In my years teaching at Saint Thomas Academy, there were times that I would catch students breaking rules. It was not something that I desired to have happen, however, it was part of trying to form the students to be good adults in our world. A majority of the time, when a student was caught, his first reaction was to deny any wrongdoing. He might respond by saying, “It wasn’t me!” or “I don’t know what happened!” or the most common, “Huh?”
I remember one time, however, when I was walking around a corner and caught a student doing something he should not have done. I confronted him and his reaction truly shocked me...he admitted to what he had done and said that he would accept whatever punishment I gave him. Truly, I did not know how to react. My mind was racing as to how I should respond, and I finally settled on just talking with him briefly and sending him on his way. This boy clearly knew that what he had done was wrong, admitted to it, and made the commitment to me to change. This is how our Lord works with us.
Our Lord truly wants us to being the best of ourselves. He wants us to be better than we’ve ever been. And this starts with admissions of our failures, both our failures to act and our failures of inaction. It is not easy for us to do, however, this is how we change, how we grow, how we become the best version of ourselves.
We admit our faults at the beginning of every mass as the priest says, “Let us acknowledge our sins and so prepare ourselves to celebrate the sacred mysteries.” It is during that time when we think about the sins we have committed through what we have done and what we have failed to do. We openly admit to God our failures. And, for the mortal sins that we have committed, we even have the sacrament of Reconciliation where we do not hide behind excuses, but simply admit to our sins.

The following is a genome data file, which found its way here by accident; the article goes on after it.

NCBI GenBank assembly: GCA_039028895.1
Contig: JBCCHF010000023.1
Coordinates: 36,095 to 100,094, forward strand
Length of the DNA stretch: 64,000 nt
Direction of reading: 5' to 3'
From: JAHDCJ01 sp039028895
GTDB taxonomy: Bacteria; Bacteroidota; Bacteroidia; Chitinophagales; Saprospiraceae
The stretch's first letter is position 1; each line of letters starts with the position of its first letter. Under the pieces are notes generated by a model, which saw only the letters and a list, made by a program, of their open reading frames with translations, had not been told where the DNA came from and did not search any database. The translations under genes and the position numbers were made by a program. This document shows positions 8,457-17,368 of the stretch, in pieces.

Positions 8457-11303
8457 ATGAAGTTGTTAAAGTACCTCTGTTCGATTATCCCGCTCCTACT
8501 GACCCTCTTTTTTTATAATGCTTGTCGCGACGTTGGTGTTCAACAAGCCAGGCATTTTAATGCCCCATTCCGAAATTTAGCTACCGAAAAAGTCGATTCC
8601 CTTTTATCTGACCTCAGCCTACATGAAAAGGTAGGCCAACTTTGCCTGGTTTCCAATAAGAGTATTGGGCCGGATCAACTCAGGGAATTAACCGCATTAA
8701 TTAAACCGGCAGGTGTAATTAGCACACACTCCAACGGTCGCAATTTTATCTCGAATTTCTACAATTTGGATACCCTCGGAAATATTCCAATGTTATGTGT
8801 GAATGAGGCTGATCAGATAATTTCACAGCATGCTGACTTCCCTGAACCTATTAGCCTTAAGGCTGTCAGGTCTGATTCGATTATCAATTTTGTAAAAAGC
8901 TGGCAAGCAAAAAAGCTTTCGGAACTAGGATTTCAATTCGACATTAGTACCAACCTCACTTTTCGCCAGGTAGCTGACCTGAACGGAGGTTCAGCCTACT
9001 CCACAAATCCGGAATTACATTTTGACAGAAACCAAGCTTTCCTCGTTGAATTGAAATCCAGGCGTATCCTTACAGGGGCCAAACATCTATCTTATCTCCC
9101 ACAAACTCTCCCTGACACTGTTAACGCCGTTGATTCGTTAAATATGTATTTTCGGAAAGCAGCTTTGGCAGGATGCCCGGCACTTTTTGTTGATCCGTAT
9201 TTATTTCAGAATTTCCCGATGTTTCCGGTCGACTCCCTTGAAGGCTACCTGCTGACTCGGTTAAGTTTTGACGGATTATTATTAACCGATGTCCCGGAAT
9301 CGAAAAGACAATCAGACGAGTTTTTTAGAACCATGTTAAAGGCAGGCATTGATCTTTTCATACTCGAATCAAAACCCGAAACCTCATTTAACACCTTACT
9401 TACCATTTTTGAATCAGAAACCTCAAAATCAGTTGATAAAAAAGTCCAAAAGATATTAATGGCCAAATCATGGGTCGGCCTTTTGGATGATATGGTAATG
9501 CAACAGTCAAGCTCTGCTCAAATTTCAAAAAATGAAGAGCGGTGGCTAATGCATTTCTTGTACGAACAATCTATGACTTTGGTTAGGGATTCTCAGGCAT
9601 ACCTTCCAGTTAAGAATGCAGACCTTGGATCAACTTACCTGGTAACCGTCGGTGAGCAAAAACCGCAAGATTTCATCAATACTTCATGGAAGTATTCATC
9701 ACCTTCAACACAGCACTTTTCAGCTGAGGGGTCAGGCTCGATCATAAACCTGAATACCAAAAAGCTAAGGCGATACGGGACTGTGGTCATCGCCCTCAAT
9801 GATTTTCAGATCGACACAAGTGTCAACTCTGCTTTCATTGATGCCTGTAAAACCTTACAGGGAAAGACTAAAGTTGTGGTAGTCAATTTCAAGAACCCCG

We do this, as Catholics, not because we dwell on our sins, but because we know this is only met with forgiveness from Jesus Christ. Jesus’ entire mission is to bring forgiveness and peace to each and every person. We need only be willing to let our guard down, our excuses, our hiding and like a loving Father, God will bring us his mercy.
This Lent, let us all be ready to admit our sins and receive what is at the heart of our God...forgiveness.
During Lent, we as Catholics choose a penance to perform. We do this to begin to make reparations for our sins as well as to learn to control. Many times, these penances seem like small actions, but can be rather difficult, such as giving up television or music in the car. Sometimes these penances are more taxing, like giving up meat for the entirety of Lent. Sometimes these penances are weekly (or daily) to serve the poor and needy throughout Lent.
One question that I receive with some regularity is, “Do I have to do my penance on Sundays during Lent or not?”
The source of this question arises from the calculations of the 40 days of Lent. If one counts the days between Ash Wednesday and Holy Saturday, the total is 46. We do not count the Sundays because Sunday is the day that Jesus rose from the dead and thus is a miniature celebration. As a result, people want to know, “Do I have to do my penance on Sundays during Lent or not?”
The answer is that there is no official rule.
What I customarily will inform people is that you have to ask yourself, “What will help me grow in love of God and love of neighbor?” The answer to this question will be different for each person. Some will chose to suspend their penance to properly celebrate the resurrection (not for selfish reasons). Others will choose to continue their penance during the Sundays because it will help them to keep focused on the season of Lent and better build their relationship with God.
So, for yourself, pray and ask for guidance from the Holy Spirit to know what will be best for you.
Regardless of what you choose, always choose that which will lead you to Jesus, because there is lasting peace and joy found in Jesus than any pleasure of this world.
May you have a blessed Lent and a joyful Easter!
About a year ago, a friend of mine was beside himself. He was bothered by the actions of his 25-year-old daughter, for she had just received her first tattoo. He could not believe that his daughter would do this. Before making a judgement, I asked him what the tattoo was depicting. He said it wasn’t an image, but rather, was a phrase in Latin: “Memento mori” (translated, it says “remember death”).
I had to laugh a little as I said to him, “Do you remember what Catholics around the world are told every Ash Wednesday?” He paused and repeated, “Remember you are dust and to dust you shall return.”